WASHINGTON — Federal authorities on Monday unsealed charges against a dozen people, including members of China’s security and intelligence agencies, for allegedly trying to influence the United States to benefit their own country.
Three cases were filed in New York and New Jersey, including:
- Seven Chinese nationals — two of whom were arrested Thursday in New York — are accused of participating in a scheme to extort a Chinese national living in the United States. The charges include engaging in surveillance and campaigning to harass and coerce a US resident under a campaign called “Operation Fox Hunt”.
- Two Chinese intelligence officials were charged Monday with trying to obstruct a criminal investigation in New York. The criminals are absconding. They were accused of trying to steal confidential information of a global telecommunications company.
- Four Chinese nationals, including three state Department of Defense intelligence officials, were indicted Monday in New Jersey, accused of engaging in a long-running intelligence campaign targeting American individuals to act as agents for China.
“As these cases demonstrate, China’s government has sought to interfere with the rights and freedoms of individuals in the United States and to undermine our judicial system that protects those rights. They have not succeeded,” said Attorney General Merrick Garland. The judiciary will not tolerate it.”
An eight-count indictment in Brooklyn charged two people who live in Roslyn, New York — Quanzhong An, 55, and Guangyang An, 34 — and five people who live in China: Tian Peng, 38; Chenghua Chen; Sunde Ming; Xuexin Hou, 52; and Weidong Yuan, 55.
Guanzhong An and Guangyang An were arrested Thursday and arraigned Monday before U.S. Magistrate Judge Ramon Reyes. The rest of the accused are absconding.
Quanzhong An, the majority owner of a hotel in Queens, allegedly engaged in a campaign to harass and coerce an American resident into returning to China, in part under the direction of China’s Provincial Regulatory Commission. An international extradition effort called “Operation Fox Hunt”.
“The United States will resolutely oppose such outrageous violations of national sovereignty and prosecute individuals who act as illegal agents of foreign states,” said Brion Pease, U.S. Attorney for the Eastern District of New York.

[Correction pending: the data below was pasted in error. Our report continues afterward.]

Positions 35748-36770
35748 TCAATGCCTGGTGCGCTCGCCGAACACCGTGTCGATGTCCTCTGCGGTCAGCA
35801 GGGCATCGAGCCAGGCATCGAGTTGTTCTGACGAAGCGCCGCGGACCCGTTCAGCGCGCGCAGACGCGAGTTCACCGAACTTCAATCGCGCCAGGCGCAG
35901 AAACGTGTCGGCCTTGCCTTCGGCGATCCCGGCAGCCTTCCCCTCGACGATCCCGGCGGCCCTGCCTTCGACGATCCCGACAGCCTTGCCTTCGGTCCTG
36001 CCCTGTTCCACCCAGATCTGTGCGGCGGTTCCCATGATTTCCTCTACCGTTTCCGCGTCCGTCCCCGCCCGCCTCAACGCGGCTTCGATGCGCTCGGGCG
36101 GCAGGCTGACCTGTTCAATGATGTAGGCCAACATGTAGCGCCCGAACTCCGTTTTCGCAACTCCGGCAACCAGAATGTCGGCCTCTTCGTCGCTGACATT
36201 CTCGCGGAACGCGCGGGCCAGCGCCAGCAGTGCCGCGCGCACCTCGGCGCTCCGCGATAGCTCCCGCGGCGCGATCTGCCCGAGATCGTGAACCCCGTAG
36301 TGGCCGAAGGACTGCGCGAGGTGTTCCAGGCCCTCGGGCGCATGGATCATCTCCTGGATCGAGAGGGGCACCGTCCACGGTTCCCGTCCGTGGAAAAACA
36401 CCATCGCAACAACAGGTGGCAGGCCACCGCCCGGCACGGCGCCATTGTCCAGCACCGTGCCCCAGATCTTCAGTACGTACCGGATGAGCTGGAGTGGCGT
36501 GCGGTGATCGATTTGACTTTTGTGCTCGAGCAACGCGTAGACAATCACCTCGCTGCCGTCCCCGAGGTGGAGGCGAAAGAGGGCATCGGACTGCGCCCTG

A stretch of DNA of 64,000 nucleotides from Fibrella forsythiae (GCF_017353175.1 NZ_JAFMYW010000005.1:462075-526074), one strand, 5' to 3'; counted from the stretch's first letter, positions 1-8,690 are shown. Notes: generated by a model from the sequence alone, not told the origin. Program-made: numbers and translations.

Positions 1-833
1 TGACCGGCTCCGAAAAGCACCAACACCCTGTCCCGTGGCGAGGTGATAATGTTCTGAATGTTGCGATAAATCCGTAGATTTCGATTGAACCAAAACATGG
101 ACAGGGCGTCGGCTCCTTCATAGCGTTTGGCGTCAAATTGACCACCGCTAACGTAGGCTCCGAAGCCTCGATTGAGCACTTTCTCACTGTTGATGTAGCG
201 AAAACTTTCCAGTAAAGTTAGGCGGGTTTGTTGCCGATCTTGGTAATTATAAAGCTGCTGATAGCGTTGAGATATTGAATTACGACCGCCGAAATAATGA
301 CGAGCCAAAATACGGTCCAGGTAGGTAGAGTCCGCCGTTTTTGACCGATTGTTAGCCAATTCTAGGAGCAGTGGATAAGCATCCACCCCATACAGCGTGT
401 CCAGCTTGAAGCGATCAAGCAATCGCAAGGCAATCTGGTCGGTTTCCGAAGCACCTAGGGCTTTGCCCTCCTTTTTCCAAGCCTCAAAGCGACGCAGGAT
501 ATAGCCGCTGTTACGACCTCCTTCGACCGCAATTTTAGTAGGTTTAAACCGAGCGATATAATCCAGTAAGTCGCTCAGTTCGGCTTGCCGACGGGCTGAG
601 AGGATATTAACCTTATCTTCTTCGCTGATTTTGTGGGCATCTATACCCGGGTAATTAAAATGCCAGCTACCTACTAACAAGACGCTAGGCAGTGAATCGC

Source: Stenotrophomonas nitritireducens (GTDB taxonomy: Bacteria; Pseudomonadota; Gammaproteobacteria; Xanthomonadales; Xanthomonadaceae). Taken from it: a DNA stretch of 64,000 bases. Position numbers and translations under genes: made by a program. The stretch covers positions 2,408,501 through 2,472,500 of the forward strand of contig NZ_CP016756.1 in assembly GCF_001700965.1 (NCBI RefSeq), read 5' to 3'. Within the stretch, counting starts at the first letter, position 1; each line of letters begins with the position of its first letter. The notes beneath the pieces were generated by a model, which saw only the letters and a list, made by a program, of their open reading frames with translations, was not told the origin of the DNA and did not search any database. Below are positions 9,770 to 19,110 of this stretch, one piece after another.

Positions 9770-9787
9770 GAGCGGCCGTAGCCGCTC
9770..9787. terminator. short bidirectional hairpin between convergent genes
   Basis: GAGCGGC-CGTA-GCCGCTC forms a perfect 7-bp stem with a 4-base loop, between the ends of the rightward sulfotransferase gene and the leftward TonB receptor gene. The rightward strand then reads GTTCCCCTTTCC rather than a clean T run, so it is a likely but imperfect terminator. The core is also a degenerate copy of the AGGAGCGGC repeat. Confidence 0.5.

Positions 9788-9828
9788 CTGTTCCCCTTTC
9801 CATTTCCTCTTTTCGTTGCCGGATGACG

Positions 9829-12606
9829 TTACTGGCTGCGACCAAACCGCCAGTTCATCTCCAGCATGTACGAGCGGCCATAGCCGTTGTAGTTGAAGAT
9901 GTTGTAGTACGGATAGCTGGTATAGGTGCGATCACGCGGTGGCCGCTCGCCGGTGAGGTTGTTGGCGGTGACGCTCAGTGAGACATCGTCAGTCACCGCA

In the Brooklyn case, two defendants — Dong He, also known as Kuchun He or Jackie He, and Zheng Wang, also known as Zhen Wang — plotted to steal files and other information related to the U.S. Attorney’s Office. A global telecommunications company based in China is to be prosecuted, according to an ongoing federal criminal investigation and criminal documents.
The defendants allegedly paid a $41,000 bitcoin bribe to a U.S. government employee who was a double agent working for the FBI rather than China, Garland said.
“The defendants believed they recruited a U.S. government employee as an asset,” Garland said. “But in reality, the person they recruited was actually a double agent, working on behalf of the FBI.”
The New Jersey case involves Wang Lin, 59; Bi Hongwei, age unknown; Dong Ding, also known as Chelsea Dong, 40; Wang Qiang, 55, and others engaged in a large-scale and systematic effort from 2008 to 2018 to target and recruit individuals to act on behalf of China in the United States.
The group has asked college professors, former law enforcement personnel and homeland security officials to provide information, equipment and assistance to the Chinese government to further China’s intelligence objectives. In exchange, the government says the defendants offered paid trips to China.
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